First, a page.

Mrs. Johnson looked at him in confusion until he handed her the yarn she had picked out. Then, her eyes cleared. “What a great idea, although I think I will make a scarf for him, instead. He has too many hats.”
Duncan made sure she was sitting in her chair, knitting needles in hand, before he felt that he could leave her alone. He made a mental note to talk with Mary Anne again in the next few days. Something really needed to be done about her mother’s living situation. He was beginning to worry that her times of confusion and forgetfulness were happening more often, and he didn’t want something bad to happen to her.
That evening, Duncan locked the office door securely behind him and headed down the street to meet with Mike like they had planned. A few minutes later, he ran into his friend, who was just shutting down his blacksmith shop for the night. They updated each other about their days as they continued down the street towards the Dustwater Saloon.
As they passed the mercantile, he saw two young ladies, Amelia Gregory and her younger sister Amie, sitting in a wagon. He could tell that Amelia had driven their wagon from the farm that was located just outside of Willow Creek. Duncan headed in their direction.
“Hello, ladies, would you like some help down?” he asked as he held out a hand to Amelia.
Amelia’s face flushed in the evening light. “That would be nice, thank you.” She placed her hand in his and he helped her down from the wagon. He noticed that Mike did the same with Amie. “What brings you into town this evening?”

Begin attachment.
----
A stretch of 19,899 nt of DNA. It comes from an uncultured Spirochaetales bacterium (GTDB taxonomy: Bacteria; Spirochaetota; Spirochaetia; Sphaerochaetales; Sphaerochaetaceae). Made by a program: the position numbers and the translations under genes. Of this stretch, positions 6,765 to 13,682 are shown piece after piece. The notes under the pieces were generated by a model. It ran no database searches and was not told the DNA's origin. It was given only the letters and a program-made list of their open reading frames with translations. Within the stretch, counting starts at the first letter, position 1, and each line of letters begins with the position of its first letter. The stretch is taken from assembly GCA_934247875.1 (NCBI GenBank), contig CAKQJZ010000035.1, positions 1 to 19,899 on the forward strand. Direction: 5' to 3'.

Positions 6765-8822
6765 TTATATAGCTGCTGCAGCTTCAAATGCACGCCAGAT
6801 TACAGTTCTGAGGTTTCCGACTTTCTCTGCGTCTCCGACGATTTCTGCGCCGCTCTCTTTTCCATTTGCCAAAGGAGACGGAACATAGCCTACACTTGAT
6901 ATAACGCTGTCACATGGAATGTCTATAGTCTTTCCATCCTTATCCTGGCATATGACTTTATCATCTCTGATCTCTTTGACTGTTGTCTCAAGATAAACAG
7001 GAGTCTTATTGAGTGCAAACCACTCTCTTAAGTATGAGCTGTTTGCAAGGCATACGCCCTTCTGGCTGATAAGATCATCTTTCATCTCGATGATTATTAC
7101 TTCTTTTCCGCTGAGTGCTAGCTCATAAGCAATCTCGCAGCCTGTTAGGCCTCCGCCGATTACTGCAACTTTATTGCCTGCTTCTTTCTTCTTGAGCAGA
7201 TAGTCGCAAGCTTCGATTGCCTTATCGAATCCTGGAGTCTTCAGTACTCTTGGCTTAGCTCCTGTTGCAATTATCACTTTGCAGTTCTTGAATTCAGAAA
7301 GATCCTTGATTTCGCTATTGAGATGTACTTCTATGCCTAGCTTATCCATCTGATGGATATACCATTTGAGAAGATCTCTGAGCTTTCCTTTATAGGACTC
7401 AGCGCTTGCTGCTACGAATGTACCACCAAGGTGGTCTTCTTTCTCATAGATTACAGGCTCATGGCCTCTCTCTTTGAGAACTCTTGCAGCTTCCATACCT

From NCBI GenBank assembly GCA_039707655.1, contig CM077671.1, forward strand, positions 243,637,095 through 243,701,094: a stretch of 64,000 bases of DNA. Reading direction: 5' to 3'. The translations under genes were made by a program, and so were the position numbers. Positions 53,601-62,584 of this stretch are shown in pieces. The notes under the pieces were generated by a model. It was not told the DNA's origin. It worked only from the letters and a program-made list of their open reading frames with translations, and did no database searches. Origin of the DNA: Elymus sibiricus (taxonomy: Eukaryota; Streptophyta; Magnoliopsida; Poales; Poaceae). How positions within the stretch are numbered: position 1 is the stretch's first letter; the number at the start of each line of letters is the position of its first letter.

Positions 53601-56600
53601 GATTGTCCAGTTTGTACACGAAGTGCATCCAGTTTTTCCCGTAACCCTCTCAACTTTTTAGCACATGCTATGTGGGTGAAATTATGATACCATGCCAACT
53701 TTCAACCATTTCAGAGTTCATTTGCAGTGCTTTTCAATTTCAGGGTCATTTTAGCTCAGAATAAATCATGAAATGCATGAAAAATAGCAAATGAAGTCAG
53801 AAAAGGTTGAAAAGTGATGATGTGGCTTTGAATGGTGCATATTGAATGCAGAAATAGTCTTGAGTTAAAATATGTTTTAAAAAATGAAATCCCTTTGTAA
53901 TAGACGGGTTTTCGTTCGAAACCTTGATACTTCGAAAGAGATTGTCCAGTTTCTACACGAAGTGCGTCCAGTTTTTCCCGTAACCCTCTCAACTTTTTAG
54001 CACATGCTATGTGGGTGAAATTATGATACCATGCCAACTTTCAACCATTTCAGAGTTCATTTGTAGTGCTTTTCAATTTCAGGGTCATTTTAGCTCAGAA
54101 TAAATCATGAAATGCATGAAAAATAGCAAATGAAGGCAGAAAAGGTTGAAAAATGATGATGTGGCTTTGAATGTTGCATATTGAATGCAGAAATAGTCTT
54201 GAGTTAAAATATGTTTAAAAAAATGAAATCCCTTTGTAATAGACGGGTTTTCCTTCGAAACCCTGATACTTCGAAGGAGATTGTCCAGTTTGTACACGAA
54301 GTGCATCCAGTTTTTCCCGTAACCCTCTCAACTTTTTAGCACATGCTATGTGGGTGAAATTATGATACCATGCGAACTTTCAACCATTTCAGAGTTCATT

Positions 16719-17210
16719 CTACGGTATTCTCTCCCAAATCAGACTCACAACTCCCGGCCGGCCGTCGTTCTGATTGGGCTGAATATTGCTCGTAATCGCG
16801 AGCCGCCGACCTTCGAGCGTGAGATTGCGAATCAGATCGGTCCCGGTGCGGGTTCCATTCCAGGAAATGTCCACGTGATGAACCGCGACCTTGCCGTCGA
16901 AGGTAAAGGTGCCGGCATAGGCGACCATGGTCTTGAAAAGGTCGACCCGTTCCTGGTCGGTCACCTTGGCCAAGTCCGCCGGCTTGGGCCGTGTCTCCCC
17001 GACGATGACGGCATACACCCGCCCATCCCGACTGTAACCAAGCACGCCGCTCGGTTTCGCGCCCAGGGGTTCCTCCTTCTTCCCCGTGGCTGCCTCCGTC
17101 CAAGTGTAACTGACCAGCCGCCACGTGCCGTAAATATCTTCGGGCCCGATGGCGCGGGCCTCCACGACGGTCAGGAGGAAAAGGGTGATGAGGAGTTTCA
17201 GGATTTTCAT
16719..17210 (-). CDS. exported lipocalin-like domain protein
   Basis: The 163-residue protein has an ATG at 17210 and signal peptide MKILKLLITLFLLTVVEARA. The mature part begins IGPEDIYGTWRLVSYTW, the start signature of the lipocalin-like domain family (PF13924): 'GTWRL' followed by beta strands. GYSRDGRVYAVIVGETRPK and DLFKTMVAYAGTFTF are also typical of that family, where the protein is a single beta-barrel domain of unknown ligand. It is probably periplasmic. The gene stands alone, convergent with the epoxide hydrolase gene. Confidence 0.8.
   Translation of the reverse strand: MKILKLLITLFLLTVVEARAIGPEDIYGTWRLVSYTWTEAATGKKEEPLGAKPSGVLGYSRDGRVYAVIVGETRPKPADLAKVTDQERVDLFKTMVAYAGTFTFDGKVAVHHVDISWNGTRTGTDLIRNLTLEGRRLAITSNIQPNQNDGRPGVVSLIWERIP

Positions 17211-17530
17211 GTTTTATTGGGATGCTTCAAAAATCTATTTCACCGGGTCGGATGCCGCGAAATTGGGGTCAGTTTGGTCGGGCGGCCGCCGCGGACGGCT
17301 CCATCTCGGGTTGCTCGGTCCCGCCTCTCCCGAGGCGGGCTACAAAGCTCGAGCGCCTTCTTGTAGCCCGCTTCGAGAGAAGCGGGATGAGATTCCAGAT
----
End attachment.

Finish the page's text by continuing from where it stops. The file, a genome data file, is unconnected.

“Just doing our monthly shopping,” Amelia informed him.
“How—” Duncan was interrupted by someone else calling his name.
“Sheriff! Oh, Sheriff.”
He did his best to not groan. He knew who was calling him without even turning around. Evidently, he was right, as Amelia’s hand stiffened in his grip and she quickly pulled it away. He forced a smile on his face and turned around.
“Good evening, Miss Lilly. How are you doing?”
“Just fine, Sheriff. I am so glad I ran into you. I have something that I absolutely must ask you,” Lilly squealed as she offered her hand to him. He knew that she expected him to kiss it, but he gave it a slight shake instead before quickly moving a few steps away from her.
“What do you need?” he asked dutifully.
Lilly began to talk, telling him all about a play that she was involved in. A small theater had opened that winter, and evidently, she had been chosen for one of the roles.
“I was hoping that you, as the good sheriff of this town, would be willing to help me learn my lines, as well as critique the songs I have been asked to sing,” Lilly gushed, her high voice grating on Duncan’s nerves.
He had never been interested in Lilly and had done everything he could to let her politely know that. She either didn’t get the message or she didn’t care. He wasn’t sure why she thought that helping her learning lines to a play he wasn’t even remotely interested in seeing was part of his responsibilities as sheriff. As she talked, Duncan watched as Amelia and Amie walked around them and went into the store. He had wanted to ask them about how their father was doing, but he didn’t get a chance because of Lilly’s interruption.